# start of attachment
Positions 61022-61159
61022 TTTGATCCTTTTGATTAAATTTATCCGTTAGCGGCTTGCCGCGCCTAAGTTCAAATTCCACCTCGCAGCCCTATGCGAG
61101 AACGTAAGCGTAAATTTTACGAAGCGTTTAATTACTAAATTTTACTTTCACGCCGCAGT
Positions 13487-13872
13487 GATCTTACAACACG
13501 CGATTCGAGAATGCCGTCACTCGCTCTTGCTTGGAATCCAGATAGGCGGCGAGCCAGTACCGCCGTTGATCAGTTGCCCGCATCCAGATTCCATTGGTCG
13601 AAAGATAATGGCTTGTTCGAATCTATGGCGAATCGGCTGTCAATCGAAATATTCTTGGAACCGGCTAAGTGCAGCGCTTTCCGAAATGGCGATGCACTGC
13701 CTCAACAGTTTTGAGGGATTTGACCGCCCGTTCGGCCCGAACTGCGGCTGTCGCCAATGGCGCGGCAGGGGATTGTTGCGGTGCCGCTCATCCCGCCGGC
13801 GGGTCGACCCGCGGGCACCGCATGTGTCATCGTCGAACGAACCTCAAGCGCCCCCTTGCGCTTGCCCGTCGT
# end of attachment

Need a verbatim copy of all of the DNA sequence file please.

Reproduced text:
Positions 61022-61159
61022 TTTGATCCTTTTGATTAAATTTATCCGTTAGCGGCTTGCCGCGCCTAAGTTCAAATTCCACCTCGCAGCCCTATGCGAG
61101 AACGTAAGCGTAAATTTTACGAAGCGTTTAATTACTAAATTTTACTTTCACGCCGCAGT
Positions 13487-13872
13487 GATCTTACAACACG
13501 CGATTCGAGAATGCCGTCACTCGCTCTTGCTTGGAATCCAGATAGGCGGCGAGCCAGTACCGCCGTTGATCAGTTGCCCGCATCCAGATTCCATTGGTCG
13601 AAAGATAATGGCTTGTTCGAATCTATGGCGAATCGGCTGTCAATCGAAATATTCTTGGAACCGGCTAAGTGCAGCGCTTTCCGAAATGGCGATGCACTGC
13701 CTCAACAGTTTTGAGGGATTTGACCGCCCGTTCGGCCCGAACTGCGGCTGTCGCCAATGGCGCGGCAGGGGATTGTTGCGGTGCCGCTCATCCCGCCGGC
13801 GGGTCGACCCGCGGGCACCGCATGTGTCATCGTCGAACGAACCTCAAGCGCCCCCTTGCGCTTGCCCGTCGT